This example shows the controller design for a distillation column using H-inf optimisation approach. A distillation column for production of benzene is considered here. The model is implemented using SpeedUp (Aspen Technology Inc.) originally and improved with Aspen Custom Modeller. The production of Benzene is carried out via hydrodealkylation of toluene C_7H_8, involved an exothermic reaction and an equlibrium reaction. The nonlinear system has 82 states. It is linearised at a set point and then reduced to a model of 17 states. There are 13 possible actuators (inputs), among which the most effective 6 are selected for the control system design. The system has 5 measurable outputs to be controlled, namely, flash inlet temperature, production rate, product purity, hydrogen to aromatics ratio and flash vapour outlet pressure. The H-inf mixed-sensitivity optimisation approach is used in the design. Appropriately weighting functions are chosen. The synthesis of a robust controller employs the recently developed SLICOT subroutines SB10FD, SB10PD, SB10QD and SB10RD. A sub-optimal controller is obtained. The simulations show the properties of the closed-loop system. (Note that the first 4 outputs are plotted in the step responses of the closed-loop system.) It should be stressed that together with the derived controller the condition numbers and accuracy estimates are also produced which would greatly help the user judge the legitimacy of the computations and reliability of the designed controller. More details can be found in: D.-W. Gu, P.Hr. Petkov and M.M. Konstantinov: "H-inf and H2 Optimisation Toolbox in SLICOT". SLICOT Working Note 1999-12, September 1999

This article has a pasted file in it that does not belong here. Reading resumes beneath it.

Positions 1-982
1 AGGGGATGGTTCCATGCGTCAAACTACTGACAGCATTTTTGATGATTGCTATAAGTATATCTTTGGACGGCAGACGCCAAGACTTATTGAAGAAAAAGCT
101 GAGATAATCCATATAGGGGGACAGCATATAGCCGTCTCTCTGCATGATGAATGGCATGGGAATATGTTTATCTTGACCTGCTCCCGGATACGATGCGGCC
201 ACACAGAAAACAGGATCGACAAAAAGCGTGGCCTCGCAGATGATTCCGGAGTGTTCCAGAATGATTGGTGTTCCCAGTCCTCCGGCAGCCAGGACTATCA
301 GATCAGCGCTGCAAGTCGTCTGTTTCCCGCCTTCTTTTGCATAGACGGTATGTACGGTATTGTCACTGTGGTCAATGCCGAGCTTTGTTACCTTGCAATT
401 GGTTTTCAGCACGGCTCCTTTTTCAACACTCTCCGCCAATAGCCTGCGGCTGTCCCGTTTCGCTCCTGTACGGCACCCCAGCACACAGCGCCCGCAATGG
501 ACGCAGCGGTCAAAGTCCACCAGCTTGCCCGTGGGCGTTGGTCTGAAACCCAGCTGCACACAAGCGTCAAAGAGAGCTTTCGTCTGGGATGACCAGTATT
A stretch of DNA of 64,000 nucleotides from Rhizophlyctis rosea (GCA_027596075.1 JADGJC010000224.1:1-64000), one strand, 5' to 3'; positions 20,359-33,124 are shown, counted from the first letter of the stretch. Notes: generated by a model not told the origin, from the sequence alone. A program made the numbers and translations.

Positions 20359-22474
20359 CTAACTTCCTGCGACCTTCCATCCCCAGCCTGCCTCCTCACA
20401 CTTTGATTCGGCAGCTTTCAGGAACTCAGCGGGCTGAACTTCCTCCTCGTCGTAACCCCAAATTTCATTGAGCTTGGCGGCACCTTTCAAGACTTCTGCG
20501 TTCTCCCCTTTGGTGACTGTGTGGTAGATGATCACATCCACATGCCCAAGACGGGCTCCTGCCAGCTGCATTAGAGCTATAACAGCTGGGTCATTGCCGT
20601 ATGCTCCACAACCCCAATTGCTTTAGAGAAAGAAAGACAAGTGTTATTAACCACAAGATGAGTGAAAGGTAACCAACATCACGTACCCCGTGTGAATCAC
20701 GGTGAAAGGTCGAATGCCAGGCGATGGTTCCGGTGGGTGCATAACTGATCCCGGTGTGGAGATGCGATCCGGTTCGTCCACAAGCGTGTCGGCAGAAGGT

SLICOT reduces models: Linearized aircraft model of ATTAS.